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Jean-Pierre Hebert



Mahogany, sand, aluminum, canvas, Mac mini computer, custom electronics,etc
6.5 x 27.5 x 27.5 in. (16.51 x 69.85 x 69.85 cm)
Gift of the Kathryn C. Wanlass Foundation

As a conceptual artist, Jean-Pierre Hébert defines the act of drawing as a “mental activity” rather than as a gesture or skill. Although he began his career making traditional drawings on paper, Hébert turned to digital technology in the 1970s, when he started experimenting with computer programs to create drawings using a plotter. Since the 1990s, he has often used sand as a drawing surface and, around 1998, he developed a system for making what he calls “digital Zen gardens.” Sisyphe is the third iteration of his original idea. In examples such as Sisyphe, a drawing is generated by a small aluminum ball that moves mechanically through sand housed in a mahogany box, producing line patterns similar to the raked markings in a Zen garden. The ball’s movement is controlled by a magnet attached to motorized metal beams on the box’s underside. Each time a new drawing is created, the previous one is erased, suggesting the Buddhist idea that all things are impermanent and constantly changing. The idea of an ongoing cycle of creation, destruction, and creation is also reflected in the title, which refers to the Greek myth of Sisyphus, the deceitful king whose punishment involved rolling a heavy boulder up a hill only to witness it roll back down, so that he had to start all over again, a sequence that repeated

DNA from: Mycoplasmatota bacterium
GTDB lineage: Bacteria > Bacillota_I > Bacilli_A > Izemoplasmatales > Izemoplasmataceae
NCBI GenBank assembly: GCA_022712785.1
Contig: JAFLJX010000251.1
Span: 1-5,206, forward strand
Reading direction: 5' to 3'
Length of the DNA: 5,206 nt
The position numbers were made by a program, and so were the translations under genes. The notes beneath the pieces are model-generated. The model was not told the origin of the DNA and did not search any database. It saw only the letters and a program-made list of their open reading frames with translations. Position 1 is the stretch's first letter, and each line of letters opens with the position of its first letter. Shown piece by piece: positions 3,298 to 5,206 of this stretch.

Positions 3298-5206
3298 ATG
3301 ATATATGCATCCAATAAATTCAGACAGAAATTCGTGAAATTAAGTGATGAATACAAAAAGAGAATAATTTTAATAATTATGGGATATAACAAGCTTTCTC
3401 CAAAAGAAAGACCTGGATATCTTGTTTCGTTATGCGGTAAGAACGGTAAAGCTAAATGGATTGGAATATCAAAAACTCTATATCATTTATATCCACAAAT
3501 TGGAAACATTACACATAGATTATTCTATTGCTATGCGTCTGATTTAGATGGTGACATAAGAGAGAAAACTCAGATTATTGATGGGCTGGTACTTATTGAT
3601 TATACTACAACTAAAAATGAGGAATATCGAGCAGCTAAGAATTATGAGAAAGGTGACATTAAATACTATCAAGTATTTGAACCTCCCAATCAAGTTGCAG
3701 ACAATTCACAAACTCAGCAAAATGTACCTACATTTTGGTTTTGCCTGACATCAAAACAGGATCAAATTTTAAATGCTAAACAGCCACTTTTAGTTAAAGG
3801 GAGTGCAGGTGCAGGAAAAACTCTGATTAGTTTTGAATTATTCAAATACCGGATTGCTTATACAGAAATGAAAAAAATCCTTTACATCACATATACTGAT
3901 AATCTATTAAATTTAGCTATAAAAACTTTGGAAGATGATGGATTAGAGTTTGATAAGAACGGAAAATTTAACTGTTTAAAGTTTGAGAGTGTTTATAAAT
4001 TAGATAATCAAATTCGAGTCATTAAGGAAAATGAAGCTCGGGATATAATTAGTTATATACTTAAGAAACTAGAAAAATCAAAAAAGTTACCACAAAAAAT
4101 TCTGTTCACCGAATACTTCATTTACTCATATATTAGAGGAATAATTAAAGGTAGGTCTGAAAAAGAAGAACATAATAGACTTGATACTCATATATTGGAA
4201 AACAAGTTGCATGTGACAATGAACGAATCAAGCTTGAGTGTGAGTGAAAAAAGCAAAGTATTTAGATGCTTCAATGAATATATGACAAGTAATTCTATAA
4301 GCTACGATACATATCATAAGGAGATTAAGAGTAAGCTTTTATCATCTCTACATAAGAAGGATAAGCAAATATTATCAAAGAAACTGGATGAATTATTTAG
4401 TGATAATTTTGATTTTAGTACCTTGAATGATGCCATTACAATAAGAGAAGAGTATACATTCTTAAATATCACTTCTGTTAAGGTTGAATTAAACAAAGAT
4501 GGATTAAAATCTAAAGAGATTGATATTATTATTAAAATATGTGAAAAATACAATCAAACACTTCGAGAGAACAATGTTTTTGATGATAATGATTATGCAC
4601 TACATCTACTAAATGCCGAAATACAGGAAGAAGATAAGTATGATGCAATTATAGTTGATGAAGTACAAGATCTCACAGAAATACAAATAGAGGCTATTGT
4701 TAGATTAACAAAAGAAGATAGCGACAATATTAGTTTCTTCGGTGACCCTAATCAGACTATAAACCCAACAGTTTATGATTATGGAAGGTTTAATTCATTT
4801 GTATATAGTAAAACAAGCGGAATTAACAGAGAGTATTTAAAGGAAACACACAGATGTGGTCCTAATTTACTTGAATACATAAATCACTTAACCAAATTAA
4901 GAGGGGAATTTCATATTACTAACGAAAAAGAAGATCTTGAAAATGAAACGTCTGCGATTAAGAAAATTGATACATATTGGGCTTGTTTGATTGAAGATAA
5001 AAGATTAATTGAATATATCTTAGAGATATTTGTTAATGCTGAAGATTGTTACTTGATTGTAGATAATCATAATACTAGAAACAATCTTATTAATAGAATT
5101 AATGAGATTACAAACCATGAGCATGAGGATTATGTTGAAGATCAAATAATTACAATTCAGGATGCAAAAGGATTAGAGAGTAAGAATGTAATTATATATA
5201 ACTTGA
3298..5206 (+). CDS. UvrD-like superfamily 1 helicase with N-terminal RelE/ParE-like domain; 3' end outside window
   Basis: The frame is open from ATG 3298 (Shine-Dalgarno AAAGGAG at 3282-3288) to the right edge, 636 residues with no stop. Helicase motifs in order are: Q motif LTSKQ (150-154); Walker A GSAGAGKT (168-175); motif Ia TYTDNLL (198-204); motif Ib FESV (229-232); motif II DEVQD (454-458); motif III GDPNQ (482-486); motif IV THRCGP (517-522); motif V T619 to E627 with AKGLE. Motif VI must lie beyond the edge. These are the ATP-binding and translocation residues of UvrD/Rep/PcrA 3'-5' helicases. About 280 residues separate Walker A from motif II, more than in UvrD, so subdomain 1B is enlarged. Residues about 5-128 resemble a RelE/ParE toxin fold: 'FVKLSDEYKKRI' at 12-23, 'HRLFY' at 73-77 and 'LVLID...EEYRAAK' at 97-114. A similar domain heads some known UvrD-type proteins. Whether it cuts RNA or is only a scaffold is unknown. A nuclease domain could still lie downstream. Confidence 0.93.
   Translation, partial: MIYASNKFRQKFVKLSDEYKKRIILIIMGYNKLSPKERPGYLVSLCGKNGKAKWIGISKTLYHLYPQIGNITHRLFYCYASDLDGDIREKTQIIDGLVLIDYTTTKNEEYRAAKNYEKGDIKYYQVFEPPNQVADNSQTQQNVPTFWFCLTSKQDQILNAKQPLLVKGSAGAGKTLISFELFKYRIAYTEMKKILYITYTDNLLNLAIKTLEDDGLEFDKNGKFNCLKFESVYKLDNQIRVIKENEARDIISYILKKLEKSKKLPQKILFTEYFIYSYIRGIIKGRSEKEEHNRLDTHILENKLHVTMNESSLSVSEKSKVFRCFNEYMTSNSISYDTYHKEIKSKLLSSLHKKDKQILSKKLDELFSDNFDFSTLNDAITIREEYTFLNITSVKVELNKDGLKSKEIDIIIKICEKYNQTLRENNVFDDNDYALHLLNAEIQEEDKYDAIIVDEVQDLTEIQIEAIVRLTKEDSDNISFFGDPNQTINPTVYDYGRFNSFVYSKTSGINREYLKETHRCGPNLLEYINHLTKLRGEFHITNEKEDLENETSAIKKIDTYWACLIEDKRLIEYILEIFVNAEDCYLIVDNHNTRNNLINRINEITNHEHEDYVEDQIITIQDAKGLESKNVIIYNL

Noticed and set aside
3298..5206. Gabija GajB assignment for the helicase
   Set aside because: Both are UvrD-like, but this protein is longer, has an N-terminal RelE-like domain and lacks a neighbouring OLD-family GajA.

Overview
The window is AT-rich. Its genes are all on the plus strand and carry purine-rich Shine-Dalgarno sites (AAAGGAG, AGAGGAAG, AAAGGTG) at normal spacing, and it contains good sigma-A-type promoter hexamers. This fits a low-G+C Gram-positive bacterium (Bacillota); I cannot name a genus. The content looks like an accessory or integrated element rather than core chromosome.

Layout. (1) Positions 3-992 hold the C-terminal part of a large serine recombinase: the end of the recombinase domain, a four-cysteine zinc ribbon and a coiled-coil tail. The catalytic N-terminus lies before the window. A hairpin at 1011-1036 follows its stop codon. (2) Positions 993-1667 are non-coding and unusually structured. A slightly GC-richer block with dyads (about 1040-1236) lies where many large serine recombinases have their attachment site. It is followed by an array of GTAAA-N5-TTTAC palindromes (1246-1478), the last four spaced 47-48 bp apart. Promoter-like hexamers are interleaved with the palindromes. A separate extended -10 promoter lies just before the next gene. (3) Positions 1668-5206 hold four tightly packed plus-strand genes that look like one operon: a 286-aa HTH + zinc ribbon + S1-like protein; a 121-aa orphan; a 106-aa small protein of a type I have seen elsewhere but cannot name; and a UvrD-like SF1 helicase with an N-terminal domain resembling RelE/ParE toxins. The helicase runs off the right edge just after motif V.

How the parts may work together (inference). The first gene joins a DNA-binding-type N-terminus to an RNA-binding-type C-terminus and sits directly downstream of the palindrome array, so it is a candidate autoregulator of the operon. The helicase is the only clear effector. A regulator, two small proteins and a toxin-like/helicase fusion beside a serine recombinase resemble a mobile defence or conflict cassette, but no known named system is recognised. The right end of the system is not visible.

for eternity.

In developing the software programs for his mechanical sand drawings, Hébert sees his role as being similar to that of a composer or choreographer. For him, writing the algorithmic code that controls the machine’s operation is the equivalent of notating a musical score or directing a dance, with each new drawing becoming a unique performance.

David S. Rubin

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